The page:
USA — Aerial firefighting specialist Intermountain Helicopter is putting its only aircraft, a Bell 212 HP, through an estimated $450,000 retrofit involving airframe modification, an avionics upgrade and engine replacement in preparation for this year’s fire season. Of that amount, some $70,000 will be spent to meet US Forest Service (USFS) contractual mandates.
“It is very unusual for a company of our size to invest that kind of money into an aging aircraft, but we had to for contract compliance, and operational safety,” said Rick Livingston, President of the Sonora, California-based company.
The helicopter a 1975 model was acquired by Intermountain in 2003, and to date, has nearly 14,000 hours of flight time. With a capacity of nine passengers, plus the pilot, the Bell 212 HP is deployed by Intermountain Helicopter in an initial attack mode, ferrying ground-based firefighters and supportive equipment where needed. It is also used to drop water and retardant from a 324 gallon external Bambi bucket.
Livingston reported that one of the contract compliance modifications involves the installation of a BLR Aerospace FastFin® and Dual Tailboom Strakes kit, which will enhance the helicopter’s stability and improve out of ground effect hover performance.
“It’s a labor-intensive, and expensive modification at a cost of about $40,000,” he noted. “At the same time, we are mandated to install an air traffic advisory component, although the challenge is to find one for which we have room on our instrument paneland affordable.” That, Livingston explained, would add another $25-30,000 in mandatory upgrades.
But the most extensive modification is the replacement of the helicopter’s two Pratt & Whitney Canada PT6T-3 engines with the more powerful Pratt & Whitney Canada PT6T-3B powerplants. “The PT6T-3B twin pack will give us better ‘one engine inoperative’ (OEI) performance for a greater margin of safety,” explained Fritz Bayer, Intermountain Helicopter’s Chief Pilot.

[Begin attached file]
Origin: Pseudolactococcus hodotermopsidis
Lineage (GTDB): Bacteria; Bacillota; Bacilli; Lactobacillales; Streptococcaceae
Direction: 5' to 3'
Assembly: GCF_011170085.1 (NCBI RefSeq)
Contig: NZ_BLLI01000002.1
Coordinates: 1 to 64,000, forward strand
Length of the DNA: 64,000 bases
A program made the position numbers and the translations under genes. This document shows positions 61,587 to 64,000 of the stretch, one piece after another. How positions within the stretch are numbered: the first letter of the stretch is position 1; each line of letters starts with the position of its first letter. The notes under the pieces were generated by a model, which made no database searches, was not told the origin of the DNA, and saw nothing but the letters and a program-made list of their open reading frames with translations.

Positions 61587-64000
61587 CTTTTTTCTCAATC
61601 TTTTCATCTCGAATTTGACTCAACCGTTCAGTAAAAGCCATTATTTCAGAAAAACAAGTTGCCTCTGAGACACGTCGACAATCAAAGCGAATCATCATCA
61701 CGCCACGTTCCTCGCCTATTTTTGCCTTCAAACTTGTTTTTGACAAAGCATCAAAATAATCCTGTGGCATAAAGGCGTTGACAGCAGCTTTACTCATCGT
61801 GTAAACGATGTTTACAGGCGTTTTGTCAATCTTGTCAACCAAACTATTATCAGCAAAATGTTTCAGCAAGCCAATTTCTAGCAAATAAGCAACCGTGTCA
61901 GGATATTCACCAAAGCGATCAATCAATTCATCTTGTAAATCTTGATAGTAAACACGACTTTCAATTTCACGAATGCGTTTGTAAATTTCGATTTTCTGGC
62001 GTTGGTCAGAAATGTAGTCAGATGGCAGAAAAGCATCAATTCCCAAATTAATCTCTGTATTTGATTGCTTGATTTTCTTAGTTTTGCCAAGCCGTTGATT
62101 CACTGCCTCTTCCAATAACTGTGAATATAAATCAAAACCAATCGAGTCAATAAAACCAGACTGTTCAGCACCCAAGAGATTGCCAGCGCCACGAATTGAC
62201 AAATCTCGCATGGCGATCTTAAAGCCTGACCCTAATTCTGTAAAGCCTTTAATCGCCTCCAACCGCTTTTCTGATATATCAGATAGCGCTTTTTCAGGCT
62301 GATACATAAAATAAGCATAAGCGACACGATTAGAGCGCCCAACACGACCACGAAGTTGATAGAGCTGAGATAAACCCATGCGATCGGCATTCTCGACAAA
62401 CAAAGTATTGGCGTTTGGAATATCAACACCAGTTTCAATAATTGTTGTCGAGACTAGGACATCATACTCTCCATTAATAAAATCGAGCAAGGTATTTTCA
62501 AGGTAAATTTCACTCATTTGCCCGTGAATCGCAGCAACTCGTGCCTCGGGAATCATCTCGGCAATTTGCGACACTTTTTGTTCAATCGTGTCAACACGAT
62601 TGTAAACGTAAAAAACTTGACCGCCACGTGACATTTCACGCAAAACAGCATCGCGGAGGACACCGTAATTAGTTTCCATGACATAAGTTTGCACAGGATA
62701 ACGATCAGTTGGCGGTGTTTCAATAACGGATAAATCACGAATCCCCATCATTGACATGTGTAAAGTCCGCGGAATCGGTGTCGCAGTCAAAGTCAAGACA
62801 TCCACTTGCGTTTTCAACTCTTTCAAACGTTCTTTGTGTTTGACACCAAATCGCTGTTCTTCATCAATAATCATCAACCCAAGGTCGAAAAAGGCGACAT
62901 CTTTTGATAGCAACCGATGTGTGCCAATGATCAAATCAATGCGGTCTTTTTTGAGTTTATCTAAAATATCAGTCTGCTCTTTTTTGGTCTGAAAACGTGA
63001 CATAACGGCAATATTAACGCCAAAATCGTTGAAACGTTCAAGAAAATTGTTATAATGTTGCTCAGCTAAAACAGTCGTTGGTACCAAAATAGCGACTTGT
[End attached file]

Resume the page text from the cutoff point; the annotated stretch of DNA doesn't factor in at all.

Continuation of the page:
The engine change decision, Bayer said, was not a contract mandate, but prompted by the fact that the PT6T-3s had reached their life limits. “One of the engines had just about hit its 4,000 hour limit, while the other was nearly 500 hours beyond the 4,000 hour limit, operating under an approved extension by the FAA and Pratt & Whitney-Canada,” he explained. “We had the choice of overhauling them to zero-time, or spending the money for a more modern engine with greater supportability and available parts, since there are more PT6T-3Bs in the active Bell 212 and Bell 412 fleets.”
The new powerplant installation, which will run about $380,000, is slated for completion by the end of February.
The modifications, which have been ongoing since Christmas, will have no impact on the helicopter’s availability during the fire season, since they were performed in tandem with the normal, 12-month scheduled maintenance. This, as Bayer explained, includes component overhauls, and replacement of parts which have reached their life-limits.
“We do a lot of routine, heavy maintenance during the winter,” said Bayer, who added that in June, the helicopter will deploy to the Forest Service’s Shenango Helicopter base near Bozeman, Montana for a 120 day exclusive use contract period.
“In today’s aerial firefighting business environment, private operators are being told by the US Forest Service to do more, at their own expense, in order qualify for Federal contracts for wildland firefighting,” said Tom Eversole, Executive Director of the American Helicopter Services And Aerial Firefighting Association (AHSAFA). “Intermountain Helicopter is a good example. This is why it is imperative that the private enterprise aerial firefighting infrastructure, typically made up of small to midsize companies, be maintained, and allowed to compete on a level playing field.”
Intermountain Helicopter is a member of AHSAFA, the Washington, DC-based trade association representing commercial operators of helicopters and fixed wing aircraft engaged in aerial wildland firefighting.